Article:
The consequences are that higher education in Thailand is now at risk. Universities might have to start downsizing programs or even close their doors permanently. Additionally, this is a challenge for Thai education as the nation is struggling to improve the quality of its colleges. Thailand does not have any highly ranked universities in the international world of higher education and this may be causing the best and brightest students to seek their diplomas elsewhere.

Taking Action

There is a concern that Thailand will not be able to cope with its changing labor market. Recent economic trends show that Thailand is in need of workers with technical or vocational training, and in light of the aging population, this area requires attention.

Fortunately, efforts are underway to reallocate resources, ensuring that the nation prioritizes the most practical programs. Some universities are becoming vocational training institutes and others are simply putting a larger emphasis on technical education.

In September 2021, the Association of Private Higher Education Institutions of Thailand (APHEIT) and Oracle Thailand partnered to increase access to computer science training for students in Thailand. The initiative will involve 39 universities from APHEIT and will help students “succeed in the new digital era” through hands-on practical training. These skills will open up more job opportunities relevant to today.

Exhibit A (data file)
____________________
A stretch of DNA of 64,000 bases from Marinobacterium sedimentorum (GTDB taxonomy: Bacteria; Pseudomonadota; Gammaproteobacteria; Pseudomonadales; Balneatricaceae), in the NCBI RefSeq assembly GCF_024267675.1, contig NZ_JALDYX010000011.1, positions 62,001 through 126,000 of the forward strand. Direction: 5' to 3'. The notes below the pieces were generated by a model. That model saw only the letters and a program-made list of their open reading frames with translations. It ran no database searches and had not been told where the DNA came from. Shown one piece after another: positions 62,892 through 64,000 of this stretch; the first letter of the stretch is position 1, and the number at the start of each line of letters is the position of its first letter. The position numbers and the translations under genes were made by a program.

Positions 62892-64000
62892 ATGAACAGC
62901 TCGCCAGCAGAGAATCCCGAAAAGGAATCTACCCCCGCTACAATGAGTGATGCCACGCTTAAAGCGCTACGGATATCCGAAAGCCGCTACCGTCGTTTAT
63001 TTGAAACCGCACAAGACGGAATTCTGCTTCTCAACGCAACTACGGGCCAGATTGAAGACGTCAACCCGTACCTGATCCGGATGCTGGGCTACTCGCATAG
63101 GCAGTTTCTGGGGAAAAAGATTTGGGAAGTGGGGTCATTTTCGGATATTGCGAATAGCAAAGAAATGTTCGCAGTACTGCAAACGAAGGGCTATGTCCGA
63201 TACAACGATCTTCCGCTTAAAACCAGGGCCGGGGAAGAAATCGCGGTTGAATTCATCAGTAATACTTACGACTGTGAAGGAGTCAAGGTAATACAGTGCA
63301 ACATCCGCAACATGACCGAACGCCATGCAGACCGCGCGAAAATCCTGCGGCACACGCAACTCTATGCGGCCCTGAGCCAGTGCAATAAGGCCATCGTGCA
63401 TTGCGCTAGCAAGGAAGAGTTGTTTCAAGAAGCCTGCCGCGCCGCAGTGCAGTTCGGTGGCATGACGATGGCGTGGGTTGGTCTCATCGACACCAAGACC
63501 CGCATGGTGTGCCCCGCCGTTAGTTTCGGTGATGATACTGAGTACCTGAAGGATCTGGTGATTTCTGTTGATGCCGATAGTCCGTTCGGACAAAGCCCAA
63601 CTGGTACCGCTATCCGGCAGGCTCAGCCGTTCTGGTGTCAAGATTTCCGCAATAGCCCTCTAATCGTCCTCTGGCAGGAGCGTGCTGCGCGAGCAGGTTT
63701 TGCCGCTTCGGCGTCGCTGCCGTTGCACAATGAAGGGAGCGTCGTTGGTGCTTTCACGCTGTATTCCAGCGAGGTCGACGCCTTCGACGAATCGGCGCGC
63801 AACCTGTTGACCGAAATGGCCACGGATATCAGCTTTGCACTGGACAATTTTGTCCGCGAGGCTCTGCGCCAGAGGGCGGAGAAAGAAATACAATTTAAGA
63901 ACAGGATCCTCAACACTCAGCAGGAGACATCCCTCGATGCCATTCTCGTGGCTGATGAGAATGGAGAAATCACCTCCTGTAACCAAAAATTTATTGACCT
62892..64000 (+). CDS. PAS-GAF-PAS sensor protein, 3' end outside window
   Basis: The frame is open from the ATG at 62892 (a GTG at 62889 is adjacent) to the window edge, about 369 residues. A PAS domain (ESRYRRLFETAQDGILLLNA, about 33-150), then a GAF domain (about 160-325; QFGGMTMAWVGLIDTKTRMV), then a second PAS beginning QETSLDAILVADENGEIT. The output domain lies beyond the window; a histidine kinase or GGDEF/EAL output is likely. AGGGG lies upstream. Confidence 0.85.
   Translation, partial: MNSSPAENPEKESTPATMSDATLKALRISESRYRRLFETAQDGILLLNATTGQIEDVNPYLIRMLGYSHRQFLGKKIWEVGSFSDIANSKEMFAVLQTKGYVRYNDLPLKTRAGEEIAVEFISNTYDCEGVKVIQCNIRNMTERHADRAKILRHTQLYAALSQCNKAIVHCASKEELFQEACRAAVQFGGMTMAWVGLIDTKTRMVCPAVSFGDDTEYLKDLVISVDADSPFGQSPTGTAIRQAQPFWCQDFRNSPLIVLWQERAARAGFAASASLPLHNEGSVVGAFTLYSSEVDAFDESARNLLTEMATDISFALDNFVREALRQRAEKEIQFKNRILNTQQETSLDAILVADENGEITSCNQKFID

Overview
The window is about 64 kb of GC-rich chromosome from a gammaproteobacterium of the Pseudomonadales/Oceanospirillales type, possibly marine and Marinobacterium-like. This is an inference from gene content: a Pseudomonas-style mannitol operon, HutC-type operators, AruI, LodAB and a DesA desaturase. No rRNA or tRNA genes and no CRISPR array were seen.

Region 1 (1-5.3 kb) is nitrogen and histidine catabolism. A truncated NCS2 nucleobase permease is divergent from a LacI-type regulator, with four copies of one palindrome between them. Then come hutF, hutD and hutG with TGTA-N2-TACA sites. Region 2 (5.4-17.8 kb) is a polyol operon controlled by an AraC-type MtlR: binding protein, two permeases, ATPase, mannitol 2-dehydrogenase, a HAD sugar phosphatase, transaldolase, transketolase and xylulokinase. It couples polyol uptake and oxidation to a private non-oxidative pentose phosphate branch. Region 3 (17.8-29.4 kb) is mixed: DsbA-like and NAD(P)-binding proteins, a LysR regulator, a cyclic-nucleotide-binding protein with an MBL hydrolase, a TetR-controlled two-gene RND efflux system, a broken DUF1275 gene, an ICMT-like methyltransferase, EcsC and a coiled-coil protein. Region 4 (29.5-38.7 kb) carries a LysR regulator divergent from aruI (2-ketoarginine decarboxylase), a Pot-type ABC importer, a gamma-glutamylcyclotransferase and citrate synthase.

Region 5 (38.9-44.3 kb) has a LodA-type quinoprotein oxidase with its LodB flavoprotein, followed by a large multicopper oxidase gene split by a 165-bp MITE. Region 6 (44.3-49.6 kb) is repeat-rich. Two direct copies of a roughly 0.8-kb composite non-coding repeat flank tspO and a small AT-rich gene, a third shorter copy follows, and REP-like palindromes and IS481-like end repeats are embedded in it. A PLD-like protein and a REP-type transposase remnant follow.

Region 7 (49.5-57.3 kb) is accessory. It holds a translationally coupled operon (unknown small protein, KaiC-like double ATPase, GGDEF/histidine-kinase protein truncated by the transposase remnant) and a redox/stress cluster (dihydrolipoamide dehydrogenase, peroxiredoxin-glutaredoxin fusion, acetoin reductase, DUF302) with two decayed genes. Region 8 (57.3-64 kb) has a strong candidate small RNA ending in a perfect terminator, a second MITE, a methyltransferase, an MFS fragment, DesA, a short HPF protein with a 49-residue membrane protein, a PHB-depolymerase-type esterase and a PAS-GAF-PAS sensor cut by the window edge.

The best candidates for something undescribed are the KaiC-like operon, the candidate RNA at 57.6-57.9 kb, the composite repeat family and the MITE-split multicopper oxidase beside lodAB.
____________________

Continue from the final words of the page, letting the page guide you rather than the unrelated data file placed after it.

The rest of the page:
Higher education in Thailand has a unique challenge ahead of it, but fortunately, there are always innovative ways to increase the future efficiency of a workforce and the education system provides an opportune starting point.

– Mia Sharpe
Photo: Flickr

Refugees in Thailand
In February 2021, a military coup in Myanmar removed the country’s democratically-elected President from power and instated an autocratic regime that the Tatmadaw controlled. In response, citizens organized massive protests against the military institution which continued into 2022. Politicians and reporters have given Myanmar significant attention following the political upheaval, as refugees leave in droves to neighboring countries like Thailand, continuing a migration trend that has persisted for decades. Additionally, as of January 2022, UNHCR has estimated that there were 91,408 Myanmar refugees in Thailand. However, crossing the border is not a solution in and of itself, especially since Thailand’s government offers limited protections to those seeking asylum.

The Dynamics Between Myanmar-Thailand